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Major League Baseball 2011: Year of the Pitcher, Part 2 0

Posted on May 11, 2011 by Dean Hybl

Justin Verlander tossed the second no-hitter of the season last Saturday.

The Major League Baseball season is barely a month old and it is already clear that the pitching dominance that was evident a year ago is going to stick around for a while. In fact, if 2010 was known as the “Year of the Pitcher”, 2011 looks to be “Year of the Pitcher – Part 2” and unlike most movie sequels where the second attempt usually falls short of the original, this sequel might be even greater than the first one.

The no-hitters thrown during the last week by Francisco Liriano and Justin Verlander offer just a taste of what could be an unlimited amount of pitching excellence.

When analyzing the numbers, it really is amazing how drastic offensive performance has declined across major league baseball over the last five years and is now more in line with what was seen 20 years ago and in some cases as far back as the pre-designated hitter era.

That leads to the question of whether what is being experienced is really a case of the quality of pitching rising to greater heights or merely a re-balancing of the game to where it would have always been had it not been for the performance enhancing drug era.

But whatever the reason, there is no denying that the statistics for pitchers are improving and those for hitters are declining.

Consider that so far in 2011 the average number of runs scored per team per game is 4.19 and the league-wide batting average is .249. The last time the league-wide average for runs per game was comparable was in 1992 when the average was 4.12 and the league-wide batting average was .256. The league-wide Earned Run Average (ERA) was 3.75.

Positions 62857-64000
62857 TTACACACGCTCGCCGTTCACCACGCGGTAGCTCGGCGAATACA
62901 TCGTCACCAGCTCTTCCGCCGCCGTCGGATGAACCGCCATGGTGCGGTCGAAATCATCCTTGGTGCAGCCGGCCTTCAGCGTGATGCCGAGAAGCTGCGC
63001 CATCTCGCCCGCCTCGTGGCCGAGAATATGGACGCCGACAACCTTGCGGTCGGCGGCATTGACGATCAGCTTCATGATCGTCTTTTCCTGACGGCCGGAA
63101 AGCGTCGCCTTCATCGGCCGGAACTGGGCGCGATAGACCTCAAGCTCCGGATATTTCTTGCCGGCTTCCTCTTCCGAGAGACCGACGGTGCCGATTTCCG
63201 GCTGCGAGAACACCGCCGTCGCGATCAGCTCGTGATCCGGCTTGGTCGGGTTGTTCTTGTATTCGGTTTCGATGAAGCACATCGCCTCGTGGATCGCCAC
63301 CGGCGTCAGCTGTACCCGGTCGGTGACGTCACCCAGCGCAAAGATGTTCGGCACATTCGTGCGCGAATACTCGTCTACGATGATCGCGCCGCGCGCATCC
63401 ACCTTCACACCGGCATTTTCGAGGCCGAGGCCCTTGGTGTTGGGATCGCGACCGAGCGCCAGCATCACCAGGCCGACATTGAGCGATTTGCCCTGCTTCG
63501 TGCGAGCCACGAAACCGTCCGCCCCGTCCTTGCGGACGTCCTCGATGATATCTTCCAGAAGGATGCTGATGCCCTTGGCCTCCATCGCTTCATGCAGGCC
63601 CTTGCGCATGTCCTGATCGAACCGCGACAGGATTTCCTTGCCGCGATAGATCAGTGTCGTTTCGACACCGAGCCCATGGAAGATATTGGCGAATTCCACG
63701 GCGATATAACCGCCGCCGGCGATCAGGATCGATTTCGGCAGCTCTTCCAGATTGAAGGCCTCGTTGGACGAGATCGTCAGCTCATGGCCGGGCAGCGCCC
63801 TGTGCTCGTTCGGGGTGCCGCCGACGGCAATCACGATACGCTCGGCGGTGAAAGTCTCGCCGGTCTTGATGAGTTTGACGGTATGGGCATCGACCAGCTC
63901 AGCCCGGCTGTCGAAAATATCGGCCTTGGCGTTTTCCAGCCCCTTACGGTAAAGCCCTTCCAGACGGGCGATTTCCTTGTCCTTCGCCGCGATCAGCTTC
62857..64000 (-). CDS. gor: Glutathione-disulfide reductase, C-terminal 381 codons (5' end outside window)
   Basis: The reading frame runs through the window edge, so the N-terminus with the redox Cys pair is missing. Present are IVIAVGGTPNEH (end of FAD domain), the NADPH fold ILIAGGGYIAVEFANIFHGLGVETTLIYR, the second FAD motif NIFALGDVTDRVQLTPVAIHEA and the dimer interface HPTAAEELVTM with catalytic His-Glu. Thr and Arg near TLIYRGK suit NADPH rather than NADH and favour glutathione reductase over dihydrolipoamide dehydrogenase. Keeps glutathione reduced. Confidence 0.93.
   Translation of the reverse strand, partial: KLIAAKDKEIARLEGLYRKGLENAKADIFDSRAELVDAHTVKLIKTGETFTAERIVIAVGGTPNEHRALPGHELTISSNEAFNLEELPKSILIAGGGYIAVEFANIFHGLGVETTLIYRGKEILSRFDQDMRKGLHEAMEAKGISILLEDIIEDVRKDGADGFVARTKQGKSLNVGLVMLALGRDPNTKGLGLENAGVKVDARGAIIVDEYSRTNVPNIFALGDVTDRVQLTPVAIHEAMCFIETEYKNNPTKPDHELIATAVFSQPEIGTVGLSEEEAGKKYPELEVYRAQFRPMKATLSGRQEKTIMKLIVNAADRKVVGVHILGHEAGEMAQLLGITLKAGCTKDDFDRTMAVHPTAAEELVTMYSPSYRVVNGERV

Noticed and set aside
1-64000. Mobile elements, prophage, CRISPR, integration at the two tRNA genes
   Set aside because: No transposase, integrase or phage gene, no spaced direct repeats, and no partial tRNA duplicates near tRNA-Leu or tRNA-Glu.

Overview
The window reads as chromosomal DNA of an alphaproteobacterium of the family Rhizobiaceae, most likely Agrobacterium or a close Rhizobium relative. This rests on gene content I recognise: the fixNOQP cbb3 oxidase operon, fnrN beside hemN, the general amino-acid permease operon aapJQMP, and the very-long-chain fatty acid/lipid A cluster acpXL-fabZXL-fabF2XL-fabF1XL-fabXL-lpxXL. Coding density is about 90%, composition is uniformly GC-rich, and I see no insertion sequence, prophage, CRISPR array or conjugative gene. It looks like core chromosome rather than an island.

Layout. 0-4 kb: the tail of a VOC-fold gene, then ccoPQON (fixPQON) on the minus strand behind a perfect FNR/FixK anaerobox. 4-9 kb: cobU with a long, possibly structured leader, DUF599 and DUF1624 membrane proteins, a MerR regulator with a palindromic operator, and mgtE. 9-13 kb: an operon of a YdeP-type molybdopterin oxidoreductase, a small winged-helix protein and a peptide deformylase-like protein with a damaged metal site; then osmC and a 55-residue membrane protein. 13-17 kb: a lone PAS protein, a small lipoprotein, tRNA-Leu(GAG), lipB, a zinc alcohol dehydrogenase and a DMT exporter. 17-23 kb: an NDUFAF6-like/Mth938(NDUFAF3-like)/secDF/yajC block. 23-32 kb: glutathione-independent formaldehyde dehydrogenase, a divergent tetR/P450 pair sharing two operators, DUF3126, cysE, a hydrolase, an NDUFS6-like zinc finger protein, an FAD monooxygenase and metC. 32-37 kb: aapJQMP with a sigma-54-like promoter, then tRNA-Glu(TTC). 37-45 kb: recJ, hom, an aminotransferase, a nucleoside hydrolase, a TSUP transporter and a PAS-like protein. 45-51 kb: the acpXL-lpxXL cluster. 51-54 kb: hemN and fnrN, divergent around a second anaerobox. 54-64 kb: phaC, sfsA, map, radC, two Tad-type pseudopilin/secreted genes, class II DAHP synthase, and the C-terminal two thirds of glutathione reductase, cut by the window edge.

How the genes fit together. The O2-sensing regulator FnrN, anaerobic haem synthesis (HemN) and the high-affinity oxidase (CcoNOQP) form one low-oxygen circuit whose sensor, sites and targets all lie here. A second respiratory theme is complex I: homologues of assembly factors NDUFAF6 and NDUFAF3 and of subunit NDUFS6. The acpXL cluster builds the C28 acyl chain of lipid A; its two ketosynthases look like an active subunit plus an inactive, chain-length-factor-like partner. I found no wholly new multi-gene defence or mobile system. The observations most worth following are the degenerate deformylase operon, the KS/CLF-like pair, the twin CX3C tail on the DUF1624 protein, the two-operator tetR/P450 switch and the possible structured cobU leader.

Just two years later, in what is considered to be the start of the steroid era in 1994, the league-wide average jumped to 4.92 runs per team per game and the league-wide batting average was .270. The ERA for the league also jumped to 4.51.

Just as recently as 2006, teams were averaging 4.86 runs per game with a .269 average while the league-wide ERA was 4.53.

After a league-wide ERA of 4.08 a year ago, the best in the league for a season since 1992, hurlers across baseball are on pace this season for an ERA of 3.82.

If the current league-wide batting average of .249 continues for the entire season, it will be the first time since 1972 when the league had an average below .250. During that season, the league hit .244 while teams averaged 3.69 runs per game and .65 home runs per game. Read the rest of this entry →

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    • Hall of Famer Tony Oliva
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      After waiting for 45 years after his retirement, the Sports Then and Now Vintage Athlete of the Month is finally taking his rightful place as a member of the Baseball Hall of Fame.

      Before injuries cut short his Hall of Fame worthy career, Tony Oliva was one of the best hitters in baseball and combined with Hall of Famers Rod Carew and Harmen Killebrew to make the Minnesota Twins a perennial American League contender during the late 1960s.

      Discovered on the baseball fields of Cuba by a Minnesota Twin scout, Oliva came to the United States in 1961 and within three years the American League Rookie of the Year. There have been many great MLB players from Cuba, including a new generation of stars today, but it is hard to argue that there has been a better player from the island in MLB than Oliva.

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